L listener = new L();
        notifier.addListener(listener);
        while (!listener.fail) runner.run(notifier);
    }

}

...releasing untested code, feeling TDD guilt :)

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I know it doesn't answer the question directly but if a test isn't passing every time it is run it is a test smell known as Erratic Test. There are several possible causes for this (from xUnit Test Patterns):

  • Interacting Tests
  • Interacting Test Suites
  • Lonely Test
  • Resource Leakage
  • Resource Optimism
  • Unrepeatable Test
  • Test Run War
  • Nondeterministic Test

The details of each of these is documented in Chapter 16 of xUnit Test Patterns.

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Here is a post I wrote that shows several ways of running the tests repeatedly with code examples: http://codehowtos.blogspot.com/2011/04/run-junit-test-repeatedly.html

You can use the @Parametrized runner, or use the special runner included in the post There is also a reference to a @Retry implementation

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I don't believe there's a built in way for junit to do exactly what you're asking for.

If multiple runs produce different result, you should have a unit test testing that case. Wich might be as simple as running a for loop in the relevant test cases.

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1  
Yea, but we've got a whole test suite where multiple people keep adding tests... On the build server we do have a loop... I was hoping Eclipse had something. –  Uri Dec 2 '09 at 20:34

Based on @akuhn's answer, here is what I came up with - rather than running forever, this will run 50 times or until failure, whichever comes first.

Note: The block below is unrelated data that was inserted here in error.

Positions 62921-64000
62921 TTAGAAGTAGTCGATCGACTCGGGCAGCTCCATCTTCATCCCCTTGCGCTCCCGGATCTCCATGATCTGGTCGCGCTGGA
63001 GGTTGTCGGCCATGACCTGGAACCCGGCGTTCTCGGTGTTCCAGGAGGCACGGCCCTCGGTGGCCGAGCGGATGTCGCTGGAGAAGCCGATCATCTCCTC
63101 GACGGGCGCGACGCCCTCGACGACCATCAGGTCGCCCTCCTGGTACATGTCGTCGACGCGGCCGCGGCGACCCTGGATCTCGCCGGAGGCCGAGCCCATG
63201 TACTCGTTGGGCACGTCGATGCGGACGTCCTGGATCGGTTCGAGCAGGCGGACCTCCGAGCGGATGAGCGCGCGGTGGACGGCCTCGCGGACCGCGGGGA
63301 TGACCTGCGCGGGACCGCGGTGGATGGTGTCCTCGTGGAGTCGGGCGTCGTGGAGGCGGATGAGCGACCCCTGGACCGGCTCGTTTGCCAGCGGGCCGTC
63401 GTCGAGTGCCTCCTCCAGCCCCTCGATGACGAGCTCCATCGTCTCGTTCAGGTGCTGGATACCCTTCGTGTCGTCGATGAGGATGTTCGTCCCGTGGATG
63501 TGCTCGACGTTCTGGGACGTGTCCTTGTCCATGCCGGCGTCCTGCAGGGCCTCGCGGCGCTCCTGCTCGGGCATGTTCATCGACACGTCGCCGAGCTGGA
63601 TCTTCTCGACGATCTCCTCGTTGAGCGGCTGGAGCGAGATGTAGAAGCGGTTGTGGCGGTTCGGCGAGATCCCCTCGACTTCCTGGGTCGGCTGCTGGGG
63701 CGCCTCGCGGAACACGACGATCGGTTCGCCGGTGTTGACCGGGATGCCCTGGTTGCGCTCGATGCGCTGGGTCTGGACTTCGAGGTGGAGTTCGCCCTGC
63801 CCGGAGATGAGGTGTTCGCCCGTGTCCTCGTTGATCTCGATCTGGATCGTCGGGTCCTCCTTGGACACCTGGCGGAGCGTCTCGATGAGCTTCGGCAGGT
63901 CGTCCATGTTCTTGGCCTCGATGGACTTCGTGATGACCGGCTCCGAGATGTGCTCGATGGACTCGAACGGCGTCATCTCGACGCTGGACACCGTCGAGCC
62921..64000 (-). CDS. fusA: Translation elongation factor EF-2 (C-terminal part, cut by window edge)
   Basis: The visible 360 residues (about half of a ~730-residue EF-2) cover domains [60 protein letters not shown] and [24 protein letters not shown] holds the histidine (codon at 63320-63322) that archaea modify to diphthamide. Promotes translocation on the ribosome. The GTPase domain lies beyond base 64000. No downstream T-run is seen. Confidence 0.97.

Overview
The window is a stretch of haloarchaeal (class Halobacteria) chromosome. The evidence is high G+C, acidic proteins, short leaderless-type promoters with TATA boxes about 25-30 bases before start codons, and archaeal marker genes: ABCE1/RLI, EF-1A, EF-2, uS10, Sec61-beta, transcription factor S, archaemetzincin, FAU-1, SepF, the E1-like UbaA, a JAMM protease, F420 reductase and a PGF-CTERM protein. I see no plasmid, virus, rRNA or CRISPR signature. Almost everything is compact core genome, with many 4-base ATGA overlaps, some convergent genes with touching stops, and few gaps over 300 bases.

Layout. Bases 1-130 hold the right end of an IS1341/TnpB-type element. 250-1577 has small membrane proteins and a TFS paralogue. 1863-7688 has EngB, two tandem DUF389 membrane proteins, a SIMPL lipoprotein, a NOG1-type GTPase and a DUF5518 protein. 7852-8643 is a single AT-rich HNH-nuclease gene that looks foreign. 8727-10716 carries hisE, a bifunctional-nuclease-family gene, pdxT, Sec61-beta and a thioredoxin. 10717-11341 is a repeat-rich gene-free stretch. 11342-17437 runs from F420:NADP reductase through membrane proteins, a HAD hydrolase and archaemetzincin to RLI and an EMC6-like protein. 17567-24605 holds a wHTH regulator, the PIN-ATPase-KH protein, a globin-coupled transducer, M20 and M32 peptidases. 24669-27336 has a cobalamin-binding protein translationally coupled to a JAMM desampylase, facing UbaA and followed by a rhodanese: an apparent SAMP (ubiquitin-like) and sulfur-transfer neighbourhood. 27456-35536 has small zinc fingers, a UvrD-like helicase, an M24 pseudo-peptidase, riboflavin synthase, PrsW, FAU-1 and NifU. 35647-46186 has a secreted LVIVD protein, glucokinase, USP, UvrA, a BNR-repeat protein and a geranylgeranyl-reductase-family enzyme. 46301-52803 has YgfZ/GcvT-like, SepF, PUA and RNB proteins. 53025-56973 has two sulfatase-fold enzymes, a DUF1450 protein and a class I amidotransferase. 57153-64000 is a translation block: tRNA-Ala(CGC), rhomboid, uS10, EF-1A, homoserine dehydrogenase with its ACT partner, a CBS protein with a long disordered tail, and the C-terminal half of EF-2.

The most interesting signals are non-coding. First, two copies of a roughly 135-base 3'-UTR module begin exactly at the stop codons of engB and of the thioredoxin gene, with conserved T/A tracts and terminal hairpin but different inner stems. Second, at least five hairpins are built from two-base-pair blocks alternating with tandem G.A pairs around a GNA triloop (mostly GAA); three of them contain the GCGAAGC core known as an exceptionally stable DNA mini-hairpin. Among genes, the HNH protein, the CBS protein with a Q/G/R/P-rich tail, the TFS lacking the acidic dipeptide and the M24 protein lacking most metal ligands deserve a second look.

package com.foo    

import org.junit.runner.Description;
import org.junit.runner.Runner;
import org.junit.runner.notification.Failure;
import org.junit.runner.notification.RunListener;
import org.junit.runner.notification.RunNotifier;
import org.junit.runners.BlockJUnit4ClassRunner;
import org.junit.runners.model.InitializationError;

public class RunManyTimesUntilFailure extends Runner {

    private static final int MAX_RUN_COUNT = 50;

    private BlockJUnit4ClassRunner runner;

    @SuppressWarnings("unchecked")
    public RunManyTimesUntilFailure(final Class testClass) throws InitializationError {
        runner = new BlockJUnit4ClassRunner(testClass); 
    }

    @Override
    public Description getDescription() {
        final Description description = Description.createSuiteDescription("Run many times until failure");
        description.addChild(runner.getDescription());
        return description;
    }

    @Override
    public void run(final RunNotifier notifier) {
        class L extends RunListener {
            boolean shouldContinue = true;
            int runCount = 0;

            @Override
            public void testFailure(@SuppressWarnings("unused") final Failure failure) throws Exception {
                shouldContinue = false;
            }

            @Override
            public void testFinished(@SuppressWarnings("unused") Description description) throws Exception {
                runCount++;

                shouldContinue = (shouldContinue && runCount < MAX_RUN_COUNT);
            }
        }

        final L listener = new L();
        notifier.addListener(listener);

        while (listener.shouldContinue) {
            runner.run(notifier);
        }
    }
}